I love me a good dystopia and I enjoyed this futuristic satire despite the slightly jarring shifts in tone, especially towards the end when it seemingly abandons all restraint and dives into (still very entertaining) surreal silliness.
I don’t have much use for Valentine’s Day, but it’s as good an excuse as any for more listmaking… so here are my personal favourite celluloid love stories and couples.
Daniel Craig and Eva Green – Casino Royale
Casino Royale is my favourite Bond film and while it’s great from the beginning, it really takes off when Eva Green’s exotic, mysterious Vesper Lynd enters the stage and trades barbs with Bond in the train scene which could have come from a classic 40s screwball movie. But their relationship wasn’t all witty banter and sexual undercurrents; Craig’s raw, unformed Bond was still open to love and his tragic romance with Vesper was genuinely emotional, though I do have to admit that the last 20 minutes of the film don’t quite work.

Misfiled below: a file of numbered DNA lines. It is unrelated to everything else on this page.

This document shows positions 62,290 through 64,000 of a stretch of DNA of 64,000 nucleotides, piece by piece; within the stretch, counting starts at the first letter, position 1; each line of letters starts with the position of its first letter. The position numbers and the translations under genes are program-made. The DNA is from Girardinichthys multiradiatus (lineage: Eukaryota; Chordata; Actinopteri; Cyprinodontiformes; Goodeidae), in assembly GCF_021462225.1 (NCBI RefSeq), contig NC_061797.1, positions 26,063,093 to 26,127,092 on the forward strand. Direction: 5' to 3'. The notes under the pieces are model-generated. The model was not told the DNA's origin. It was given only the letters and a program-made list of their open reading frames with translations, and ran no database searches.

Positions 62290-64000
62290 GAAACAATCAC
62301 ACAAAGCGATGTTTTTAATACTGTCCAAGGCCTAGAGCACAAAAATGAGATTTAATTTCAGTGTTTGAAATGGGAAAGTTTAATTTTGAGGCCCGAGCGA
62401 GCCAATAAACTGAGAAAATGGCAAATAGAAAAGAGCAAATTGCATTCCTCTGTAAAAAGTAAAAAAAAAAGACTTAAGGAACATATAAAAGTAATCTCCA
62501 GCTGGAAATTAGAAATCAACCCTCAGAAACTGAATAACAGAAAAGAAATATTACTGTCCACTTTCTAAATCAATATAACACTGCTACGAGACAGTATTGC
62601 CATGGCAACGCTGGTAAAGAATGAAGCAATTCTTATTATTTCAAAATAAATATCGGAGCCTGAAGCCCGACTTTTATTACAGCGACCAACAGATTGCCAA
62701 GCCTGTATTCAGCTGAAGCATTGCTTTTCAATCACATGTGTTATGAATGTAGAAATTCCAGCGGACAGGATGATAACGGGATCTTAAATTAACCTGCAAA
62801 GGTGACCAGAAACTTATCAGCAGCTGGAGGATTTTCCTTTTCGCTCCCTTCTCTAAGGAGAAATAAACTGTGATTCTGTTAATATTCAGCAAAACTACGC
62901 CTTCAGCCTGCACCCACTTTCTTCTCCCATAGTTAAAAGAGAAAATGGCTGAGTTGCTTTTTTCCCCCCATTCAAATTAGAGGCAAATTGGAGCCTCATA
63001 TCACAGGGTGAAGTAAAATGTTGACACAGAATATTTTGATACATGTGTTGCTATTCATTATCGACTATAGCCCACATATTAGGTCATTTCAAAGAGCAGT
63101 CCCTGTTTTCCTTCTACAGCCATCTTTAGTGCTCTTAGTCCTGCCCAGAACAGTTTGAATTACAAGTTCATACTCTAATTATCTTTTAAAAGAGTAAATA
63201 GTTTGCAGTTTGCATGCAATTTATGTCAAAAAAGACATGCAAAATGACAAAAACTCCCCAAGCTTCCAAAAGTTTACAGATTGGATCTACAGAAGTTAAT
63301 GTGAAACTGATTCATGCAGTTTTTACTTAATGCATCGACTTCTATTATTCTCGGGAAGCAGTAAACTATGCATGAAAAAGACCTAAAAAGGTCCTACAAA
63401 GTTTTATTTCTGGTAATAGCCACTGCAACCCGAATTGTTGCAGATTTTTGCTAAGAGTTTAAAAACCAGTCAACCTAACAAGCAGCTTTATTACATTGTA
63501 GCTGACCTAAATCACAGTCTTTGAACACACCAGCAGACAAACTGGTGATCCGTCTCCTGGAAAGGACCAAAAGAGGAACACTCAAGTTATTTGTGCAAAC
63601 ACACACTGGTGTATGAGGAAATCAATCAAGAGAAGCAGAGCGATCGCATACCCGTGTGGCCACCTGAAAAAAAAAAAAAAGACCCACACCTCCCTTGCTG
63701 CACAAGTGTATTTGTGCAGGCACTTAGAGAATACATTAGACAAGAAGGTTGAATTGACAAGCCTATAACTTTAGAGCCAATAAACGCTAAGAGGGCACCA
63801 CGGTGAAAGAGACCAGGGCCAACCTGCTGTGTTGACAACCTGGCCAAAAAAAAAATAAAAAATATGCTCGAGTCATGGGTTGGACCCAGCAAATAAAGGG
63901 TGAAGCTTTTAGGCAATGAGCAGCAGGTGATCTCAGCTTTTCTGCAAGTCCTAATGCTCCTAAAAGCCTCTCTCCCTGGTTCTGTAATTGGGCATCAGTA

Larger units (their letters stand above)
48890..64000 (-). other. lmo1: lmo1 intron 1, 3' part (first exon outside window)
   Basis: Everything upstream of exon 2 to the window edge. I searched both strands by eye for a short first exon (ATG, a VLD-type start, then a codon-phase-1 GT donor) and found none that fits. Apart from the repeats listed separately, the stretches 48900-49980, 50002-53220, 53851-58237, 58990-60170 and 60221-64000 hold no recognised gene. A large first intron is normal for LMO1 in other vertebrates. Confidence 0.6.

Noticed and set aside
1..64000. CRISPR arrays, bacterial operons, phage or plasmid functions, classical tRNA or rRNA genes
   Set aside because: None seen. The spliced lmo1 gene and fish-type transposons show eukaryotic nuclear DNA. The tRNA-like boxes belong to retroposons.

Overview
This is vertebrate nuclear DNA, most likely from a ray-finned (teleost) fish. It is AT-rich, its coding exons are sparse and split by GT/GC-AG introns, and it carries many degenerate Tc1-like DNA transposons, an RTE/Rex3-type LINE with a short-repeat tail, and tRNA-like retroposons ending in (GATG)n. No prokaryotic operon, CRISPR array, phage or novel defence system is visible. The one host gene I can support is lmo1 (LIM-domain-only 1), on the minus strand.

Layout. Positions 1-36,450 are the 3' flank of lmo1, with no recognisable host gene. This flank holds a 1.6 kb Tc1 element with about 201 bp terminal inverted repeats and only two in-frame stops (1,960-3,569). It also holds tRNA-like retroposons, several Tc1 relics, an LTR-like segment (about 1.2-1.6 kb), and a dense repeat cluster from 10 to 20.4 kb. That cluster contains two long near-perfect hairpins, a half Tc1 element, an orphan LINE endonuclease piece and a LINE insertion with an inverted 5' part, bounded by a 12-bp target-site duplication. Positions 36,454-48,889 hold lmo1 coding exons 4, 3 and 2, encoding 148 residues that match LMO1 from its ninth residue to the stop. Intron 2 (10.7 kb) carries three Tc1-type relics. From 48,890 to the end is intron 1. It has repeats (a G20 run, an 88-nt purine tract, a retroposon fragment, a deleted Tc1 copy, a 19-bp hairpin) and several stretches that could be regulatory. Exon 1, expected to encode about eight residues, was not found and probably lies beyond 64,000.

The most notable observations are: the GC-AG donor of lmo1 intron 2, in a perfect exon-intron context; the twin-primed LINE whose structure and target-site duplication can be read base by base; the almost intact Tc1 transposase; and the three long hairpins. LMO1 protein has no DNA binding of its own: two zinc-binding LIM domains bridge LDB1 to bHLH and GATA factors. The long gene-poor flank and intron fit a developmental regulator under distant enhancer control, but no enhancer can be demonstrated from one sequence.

On the day I saw the movie, I booked my ticket in the morning, and as I got progressively dog-tired at work I was thinking to myself, I could do with some fun fluffy movie right now, not yet another Oscar-season glumfest. In the end though, I’m glad I saw it because, while sombre and sad Moonlight is also a lyrical, immersive, compassionate and tender look at an experience that usually doesn’t get much attention in the media. My only problem was that, in my tired state, I found some of the street slang hard to follow, but in the end, this is a movie that mostly tells its story through the visuals, music, the actors’ expressions and the stretches of silence that convey so much.
Not your conventional biopic, Jackie mostly focuses on one specific period in its subject’s life, the days following the assassination of President John F. Kennedy when Jacqueline Kennedy became the world’s most famous widow. As a framework for the film, it uses a fictionalised encounter between Jackie and a journalist (Billy Crudup) who comes to interview her soon after she packs her bags and leaves the White House. The interview is somewhat tense; the journalist’s attitude is not necessarily reverential and Jackie displays candour and calculation in equal measure.